The sodium ions will bind to and neutralize the (-) charge on the phospho backbone of DNA. This reduces hydrogen bonding sites for water, which then results in less solubility.
Edited for clarity and because I didn't answer the question the first time. Sorry about that.
The extraction of DNA is from the interphase layer, which is a very small fraction of the original sample. The extraction of the interphase layer is then mixed with 100% EtOH (300 ul per 1.0 Trizol used in that sample). This should actually be 60% or more EtOH based on my experience using this method.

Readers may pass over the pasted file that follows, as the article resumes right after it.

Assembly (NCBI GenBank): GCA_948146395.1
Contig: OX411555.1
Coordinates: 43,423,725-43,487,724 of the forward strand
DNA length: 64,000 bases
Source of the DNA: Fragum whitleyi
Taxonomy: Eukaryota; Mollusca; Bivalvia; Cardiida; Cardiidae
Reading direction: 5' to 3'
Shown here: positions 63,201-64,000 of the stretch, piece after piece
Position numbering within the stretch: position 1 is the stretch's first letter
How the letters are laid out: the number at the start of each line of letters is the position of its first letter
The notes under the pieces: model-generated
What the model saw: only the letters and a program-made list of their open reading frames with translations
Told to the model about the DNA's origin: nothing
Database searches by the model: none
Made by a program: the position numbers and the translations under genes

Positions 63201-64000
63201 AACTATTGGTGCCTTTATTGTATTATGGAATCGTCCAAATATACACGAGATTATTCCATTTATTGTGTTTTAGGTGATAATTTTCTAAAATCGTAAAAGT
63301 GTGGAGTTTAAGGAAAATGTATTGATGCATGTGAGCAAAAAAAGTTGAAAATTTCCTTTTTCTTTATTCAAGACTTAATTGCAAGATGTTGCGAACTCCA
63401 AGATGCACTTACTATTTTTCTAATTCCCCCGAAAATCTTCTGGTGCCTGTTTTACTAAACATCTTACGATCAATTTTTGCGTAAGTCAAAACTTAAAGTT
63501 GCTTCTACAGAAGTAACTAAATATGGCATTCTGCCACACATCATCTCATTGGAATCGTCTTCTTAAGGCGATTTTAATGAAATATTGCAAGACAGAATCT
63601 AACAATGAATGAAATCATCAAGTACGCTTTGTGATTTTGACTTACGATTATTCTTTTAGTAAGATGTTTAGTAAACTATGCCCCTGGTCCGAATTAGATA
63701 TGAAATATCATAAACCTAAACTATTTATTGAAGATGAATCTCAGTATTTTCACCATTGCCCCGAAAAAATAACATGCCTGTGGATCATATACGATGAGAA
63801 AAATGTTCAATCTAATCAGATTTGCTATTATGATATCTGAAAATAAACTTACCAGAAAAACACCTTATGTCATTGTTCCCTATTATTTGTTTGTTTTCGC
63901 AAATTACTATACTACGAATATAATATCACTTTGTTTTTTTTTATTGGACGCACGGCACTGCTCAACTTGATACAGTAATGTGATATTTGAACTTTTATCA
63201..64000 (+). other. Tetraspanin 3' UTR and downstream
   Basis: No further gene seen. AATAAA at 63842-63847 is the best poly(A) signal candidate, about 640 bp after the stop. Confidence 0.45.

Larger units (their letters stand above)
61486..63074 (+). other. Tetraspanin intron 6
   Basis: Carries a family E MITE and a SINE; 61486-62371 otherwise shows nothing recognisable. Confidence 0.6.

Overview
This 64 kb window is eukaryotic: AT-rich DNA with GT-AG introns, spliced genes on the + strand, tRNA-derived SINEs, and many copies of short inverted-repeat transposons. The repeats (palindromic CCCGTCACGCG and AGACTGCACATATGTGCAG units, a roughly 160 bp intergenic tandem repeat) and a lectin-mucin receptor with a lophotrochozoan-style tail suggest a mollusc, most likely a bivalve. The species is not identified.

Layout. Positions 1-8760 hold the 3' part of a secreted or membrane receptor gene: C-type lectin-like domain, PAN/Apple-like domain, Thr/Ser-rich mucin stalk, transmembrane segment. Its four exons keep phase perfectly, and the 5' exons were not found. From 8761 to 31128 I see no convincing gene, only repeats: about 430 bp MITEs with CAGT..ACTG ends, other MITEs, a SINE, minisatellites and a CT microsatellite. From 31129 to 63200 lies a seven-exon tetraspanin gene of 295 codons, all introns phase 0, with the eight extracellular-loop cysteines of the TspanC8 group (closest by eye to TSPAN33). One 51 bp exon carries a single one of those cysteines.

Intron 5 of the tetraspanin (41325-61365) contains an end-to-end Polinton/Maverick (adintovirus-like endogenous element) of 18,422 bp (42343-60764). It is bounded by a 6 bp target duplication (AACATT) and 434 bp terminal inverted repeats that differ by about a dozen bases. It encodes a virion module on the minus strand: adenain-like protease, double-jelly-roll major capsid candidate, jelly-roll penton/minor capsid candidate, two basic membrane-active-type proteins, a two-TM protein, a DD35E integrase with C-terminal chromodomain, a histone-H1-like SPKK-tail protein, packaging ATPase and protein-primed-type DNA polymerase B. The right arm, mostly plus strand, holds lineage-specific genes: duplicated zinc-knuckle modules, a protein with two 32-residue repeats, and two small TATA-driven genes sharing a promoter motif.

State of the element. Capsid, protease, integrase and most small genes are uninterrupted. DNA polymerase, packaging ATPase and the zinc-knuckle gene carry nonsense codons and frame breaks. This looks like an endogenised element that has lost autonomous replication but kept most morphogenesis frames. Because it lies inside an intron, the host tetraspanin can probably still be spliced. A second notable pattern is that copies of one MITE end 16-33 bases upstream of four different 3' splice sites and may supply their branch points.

That is the precipitation step.
The fact that the wash has only 10% EtOH and 0.1M sodium citrate and that is still sufficient to keep DNA precipitated revolves around 0.1M sodium citrate is usually 0.3M sodium ions (sodium citrate can be mono-, di- or tri-sodium, but unless specified..sodium citrate implies tri-). Remember for the wash, you don't need to do a quick precipitation, you just need to prevent it from solubilizing again.
I am removing my comments that contained the same information.